Why is this?  How can I prevent it?

 

Thanks,

Richard


Re: Amateur programmer, looking to create accessible programs

Rich DeSteno
 

Create programs that generate text on the screen, and not graphics, and you will have accessible programs for blind computer users.  This is especially true when the program operates in the Windows console and not in its GUI.  I have created and distributed many such games and they have been used worldwide by screen-reader users.  You can create such programs in virtually any programming language, including C#, C++, C, Python, and so on.  You can even enhance such programs by having them play wav sound files at various points, such as in games.


Rich De Steno
On 6/27/2021 10:27 AM, tim wrote:

You might want to join program-l@...

There are a few c++ and Microsoft vips.

On 6/26/2021 9:36 PM, arnoldsummerspbem@... wrote:
Hi,

I'm an amateur programmer who is sighted, but I am looking to create applications that are as accessible as possible. Are there any good resources for learning how to optimize one's programs for screen reader use? My particular focus would be NVDA, which is why I'm here. My strongest language is Python, though for various reasons I have been contemplating writing applications in C# and would prefer to use that. Naturally, I'm focusing on Windows environments for now. I am really at a loss trying to find developer guides for the purpose. I'm hoping to find suitable introductory material, but if I need to jump directly into documentation, I'll do that. I just don't know where to look, and I'm hoping that someone out there can provide some guidance. My ignorance of the subject matter is profound, but this is as good a time as any to educate myself, I guess.

Thanks!


Loss of Speech at Sign-in Screen after period of inactivity

Richard B. McDonald
 

Hi!

 

I am using Windows 10 and NVDA 2020.4.  Sometimes, after a period of time without any activity and when left at the sign-in screen, I lose speech from NVDA at the sign-in screen.  Generally, this happens after a period of inactivity lasting a day or more.  NVDA becomes totally sluggish; sputtering and not speaking the various fields on the sign-in screen as I tab around them.  This makes it impossible to sign-in; causing me to make a hard reboot.  After the reboot, speech at the sign-in screen is normal.

 

Why is this?  How can I prevent it?

 

Thanks,

Richard


Installation of Windows 10 when you are blind

Walter <walterzuiderwijk@...>
 
Edited

when i do the install with narrator when the microsoft text appears i can press space to accept the match and when i give tab i get next i hit enter. Then I get the list with the different partitions that I can delete, I always delete everything and let windows create a complete partition. Then when the laptop has restarted and I see the text of the installation progress with my envision app, I press the windows key plus control plus enter again and I have the narrator back.
Kind regards and goed lak and sorry for my bad english I live in Holland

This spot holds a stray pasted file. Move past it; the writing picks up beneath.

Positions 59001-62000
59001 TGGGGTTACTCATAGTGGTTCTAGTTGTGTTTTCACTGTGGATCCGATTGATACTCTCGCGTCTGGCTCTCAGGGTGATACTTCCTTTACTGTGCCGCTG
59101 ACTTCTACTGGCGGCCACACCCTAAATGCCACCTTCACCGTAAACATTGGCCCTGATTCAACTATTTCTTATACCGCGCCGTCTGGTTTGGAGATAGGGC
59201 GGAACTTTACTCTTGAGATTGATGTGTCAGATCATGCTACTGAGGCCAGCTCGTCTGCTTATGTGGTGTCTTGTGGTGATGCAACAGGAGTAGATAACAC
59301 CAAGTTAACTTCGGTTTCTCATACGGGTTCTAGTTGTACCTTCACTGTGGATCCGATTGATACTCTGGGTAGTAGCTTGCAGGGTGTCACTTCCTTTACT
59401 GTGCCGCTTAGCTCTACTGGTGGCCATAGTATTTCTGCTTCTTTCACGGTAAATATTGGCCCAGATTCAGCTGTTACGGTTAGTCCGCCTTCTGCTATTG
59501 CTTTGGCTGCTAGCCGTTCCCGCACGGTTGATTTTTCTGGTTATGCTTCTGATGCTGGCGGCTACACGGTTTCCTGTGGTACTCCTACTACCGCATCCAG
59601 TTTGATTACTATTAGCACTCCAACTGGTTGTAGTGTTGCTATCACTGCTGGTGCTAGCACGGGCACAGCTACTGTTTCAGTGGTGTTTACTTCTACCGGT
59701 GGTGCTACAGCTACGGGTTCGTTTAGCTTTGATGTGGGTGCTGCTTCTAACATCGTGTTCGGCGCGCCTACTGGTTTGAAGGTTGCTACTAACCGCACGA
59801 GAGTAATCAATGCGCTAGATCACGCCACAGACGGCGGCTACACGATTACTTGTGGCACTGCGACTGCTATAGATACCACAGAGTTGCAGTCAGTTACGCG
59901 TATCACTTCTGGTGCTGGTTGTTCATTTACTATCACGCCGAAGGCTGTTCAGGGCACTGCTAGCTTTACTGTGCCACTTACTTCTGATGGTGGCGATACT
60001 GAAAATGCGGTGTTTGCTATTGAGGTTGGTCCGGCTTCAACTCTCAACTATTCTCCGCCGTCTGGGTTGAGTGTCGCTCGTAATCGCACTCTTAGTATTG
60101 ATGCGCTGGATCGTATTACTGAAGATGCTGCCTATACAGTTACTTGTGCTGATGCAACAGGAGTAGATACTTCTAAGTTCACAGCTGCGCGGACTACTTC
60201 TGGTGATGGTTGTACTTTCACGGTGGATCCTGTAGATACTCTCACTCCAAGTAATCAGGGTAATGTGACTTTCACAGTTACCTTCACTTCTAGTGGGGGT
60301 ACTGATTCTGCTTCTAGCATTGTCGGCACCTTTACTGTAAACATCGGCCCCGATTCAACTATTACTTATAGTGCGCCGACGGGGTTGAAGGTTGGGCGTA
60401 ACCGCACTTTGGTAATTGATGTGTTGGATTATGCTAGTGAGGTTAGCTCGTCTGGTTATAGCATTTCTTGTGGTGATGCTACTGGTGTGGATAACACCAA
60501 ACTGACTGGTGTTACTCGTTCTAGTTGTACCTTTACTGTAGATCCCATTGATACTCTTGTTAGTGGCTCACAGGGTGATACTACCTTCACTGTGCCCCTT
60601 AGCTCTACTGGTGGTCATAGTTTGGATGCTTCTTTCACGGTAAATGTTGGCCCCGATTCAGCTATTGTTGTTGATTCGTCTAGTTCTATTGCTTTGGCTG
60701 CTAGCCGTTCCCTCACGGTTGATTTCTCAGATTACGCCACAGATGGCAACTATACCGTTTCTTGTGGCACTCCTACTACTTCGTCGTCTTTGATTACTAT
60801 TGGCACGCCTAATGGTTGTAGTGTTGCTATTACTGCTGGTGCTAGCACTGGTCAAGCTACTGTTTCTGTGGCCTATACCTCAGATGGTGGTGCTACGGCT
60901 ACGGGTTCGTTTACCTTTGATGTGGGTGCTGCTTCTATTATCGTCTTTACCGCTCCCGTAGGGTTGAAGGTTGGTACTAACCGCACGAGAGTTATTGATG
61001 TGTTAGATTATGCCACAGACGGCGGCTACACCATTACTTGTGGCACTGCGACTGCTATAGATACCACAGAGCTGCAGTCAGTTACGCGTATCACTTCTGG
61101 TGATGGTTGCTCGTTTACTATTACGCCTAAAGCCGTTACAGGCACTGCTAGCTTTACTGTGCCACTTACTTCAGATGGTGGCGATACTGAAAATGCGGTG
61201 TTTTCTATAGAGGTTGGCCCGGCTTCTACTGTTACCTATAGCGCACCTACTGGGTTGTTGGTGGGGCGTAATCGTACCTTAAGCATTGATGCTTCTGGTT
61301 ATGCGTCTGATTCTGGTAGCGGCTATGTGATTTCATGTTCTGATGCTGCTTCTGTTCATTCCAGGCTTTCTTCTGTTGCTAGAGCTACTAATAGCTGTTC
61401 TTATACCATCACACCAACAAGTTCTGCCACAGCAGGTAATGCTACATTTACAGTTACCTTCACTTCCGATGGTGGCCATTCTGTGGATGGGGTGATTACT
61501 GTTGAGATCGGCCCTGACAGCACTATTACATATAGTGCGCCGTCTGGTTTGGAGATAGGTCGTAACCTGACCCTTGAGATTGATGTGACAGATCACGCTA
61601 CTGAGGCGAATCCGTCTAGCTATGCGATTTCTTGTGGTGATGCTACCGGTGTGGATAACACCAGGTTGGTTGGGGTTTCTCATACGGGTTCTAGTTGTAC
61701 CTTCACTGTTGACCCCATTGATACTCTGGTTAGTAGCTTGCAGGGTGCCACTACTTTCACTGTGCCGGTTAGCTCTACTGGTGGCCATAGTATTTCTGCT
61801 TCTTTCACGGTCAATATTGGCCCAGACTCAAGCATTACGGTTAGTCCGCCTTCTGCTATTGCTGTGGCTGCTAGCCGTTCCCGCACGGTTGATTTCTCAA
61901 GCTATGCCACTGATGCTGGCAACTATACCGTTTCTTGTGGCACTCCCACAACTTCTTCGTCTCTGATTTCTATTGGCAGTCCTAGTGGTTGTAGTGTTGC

Verzonden vanuit Mail voor Windows 10


Groet Walter


Re: Amateur programmer, looking to create accessible programs

tim
 

You might want to join program-l@...

There are a few c++ and Microsoft vips.

On 6/26/2021 9:36 PM, arnoldsummerspbem@... wrote:
Hi,

I'm an amateur programmer who is sighted, but I am looking to create applications that are as accessible as possible. Are there any good resources for learning how to optimize one's programs for screen reader use? My particular focus would be NVDA, which is why I'm here. My strongest language is Python, though for various reasons I have been contemplating writing applications in C# and would prefer to use that. Naturally, I'm focusing on Windows environments for now. I am really at a loss trying to find developer guides for the purpose. I'm hoping to find suitable introductory material, but if I need to jump directly into documentation, I'll do that. I just don't know where to look, and I'm hoping that someone out there can provide some guidance. My ignorance of the subject matter is profound, but this is as good a time as any to educate myself, I guess.

Thanks!


Re: Amateur programmer, looking to create accessible programs

Luke Davis
 

Hello and welcome!

The first thing you might consider, is also joining the nvda-devel mailing list. https://groups.io/g/nvda-devel
There are more sighted programmers there than you are likely to find here, I think.

I'm not sighted, and I don't program for Windows except in Python; and on Linux/Unix I don't program for the GUI. So I probably can't help you much.

But one of the things you can probably do, is stick to known accessible user interfaces like WX, and avoid those known to be less accessible like QT.

Other than that, ask around with specific questions--is "X" a platform/framework/library that results in accessible apps?

Pay attention to any accessibility interfaces provided by whatever frameworks/libraries you do end up using.

And of course, find yourself some blind alpha testers.

Sadly, I don't know of any specific resources for this, but again it's not an area I have much researched. Simply put, if anything I was doing wasn't screen reader accessible, I wouldn't be doing it.

Luke

arnoldsummerspbem@gmail.com wrote:

I'm an amateur programmer who is sighted, but I am looking to create applications that are as accessible as possible. Are there any good resources for
learning how to optimize one's programs for screen reader use?